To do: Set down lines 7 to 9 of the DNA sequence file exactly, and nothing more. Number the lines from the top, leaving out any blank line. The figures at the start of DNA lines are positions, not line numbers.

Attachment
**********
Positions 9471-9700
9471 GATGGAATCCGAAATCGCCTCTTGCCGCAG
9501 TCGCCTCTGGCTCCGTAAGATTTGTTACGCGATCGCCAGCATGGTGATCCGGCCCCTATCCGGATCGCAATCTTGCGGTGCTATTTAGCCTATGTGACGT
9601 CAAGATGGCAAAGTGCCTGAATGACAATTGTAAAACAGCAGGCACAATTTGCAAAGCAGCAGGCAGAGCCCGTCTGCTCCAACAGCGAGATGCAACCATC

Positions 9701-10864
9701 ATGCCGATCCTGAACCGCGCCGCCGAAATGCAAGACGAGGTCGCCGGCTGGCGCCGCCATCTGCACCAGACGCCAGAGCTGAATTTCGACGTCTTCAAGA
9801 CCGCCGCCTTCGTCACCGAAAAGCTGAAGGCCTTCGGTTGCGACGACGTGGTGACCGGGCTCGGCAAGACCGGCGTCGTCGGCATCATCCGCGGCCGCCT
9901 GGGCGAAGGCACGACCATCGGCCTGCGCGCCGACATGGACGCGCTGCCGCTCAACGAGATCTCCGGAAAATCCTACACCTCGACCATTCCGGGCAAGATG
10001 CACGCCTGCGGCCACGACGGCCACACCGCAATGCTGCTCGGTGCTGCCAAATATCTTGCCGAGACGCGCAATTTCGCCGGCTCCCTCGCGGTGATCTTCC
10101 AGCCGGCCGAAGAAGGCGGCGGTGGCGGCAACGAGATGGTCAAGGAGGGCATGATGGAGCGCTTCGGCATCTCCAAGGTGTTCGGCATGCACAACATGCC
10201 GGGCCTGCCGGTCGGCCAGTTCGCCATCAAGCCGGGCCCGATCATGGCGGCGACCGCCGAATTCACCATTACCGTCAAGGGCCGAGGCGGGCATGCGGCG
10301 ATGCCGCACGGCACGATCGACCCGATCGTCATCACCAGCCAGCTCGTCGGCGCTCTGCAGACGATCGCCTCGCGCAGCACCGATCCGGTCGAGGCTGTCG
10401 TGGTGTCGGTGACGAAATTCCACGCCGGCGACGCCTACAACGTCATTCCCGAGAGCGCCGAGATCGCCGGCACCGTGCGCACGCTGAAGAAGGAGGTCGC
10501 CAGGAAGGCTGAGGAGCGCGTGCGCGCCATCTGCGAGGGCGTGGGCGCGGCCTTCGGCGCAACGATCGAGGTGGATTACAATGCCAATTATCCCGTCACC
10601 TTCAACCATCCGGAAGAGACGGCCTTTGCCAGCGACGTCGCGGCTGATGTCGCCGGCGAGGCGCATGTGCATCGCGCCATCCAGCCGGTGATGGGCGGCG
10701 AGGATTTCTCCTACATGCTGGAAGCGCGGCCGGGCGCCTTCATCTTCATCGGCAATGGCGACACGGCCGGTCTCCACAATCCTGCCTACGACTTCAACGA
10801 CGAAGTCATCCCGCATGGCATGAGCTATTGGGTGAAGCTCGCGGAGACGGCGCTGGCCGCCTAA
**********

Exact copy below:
9801 CCGCCGCCTTCGTCACCGAAAAGCTGAAGGCCTTCGGTTGCGACGACGTGGTGACCGGGCTCGGCAAGACCGGCGTCGTCGGCATCATCCGCGGCCGCCT
9901 GGGCGAAGGCACGACCATCGGCCTGCGCGCCGACATGGACGCGCTGCCGCTCAACGAGATCTCCGGAAAATCCTACACCTCGACCATTCCGGGCAAGATG
10001 CACGCCTGCGGCCACGACGGCCACACCGCAATGCTGCTCGGTGCTGCCAAATATCTTGCCGAGACGCGCAATTTCGCCGGCTCCCTCGCGGTGATCTTCC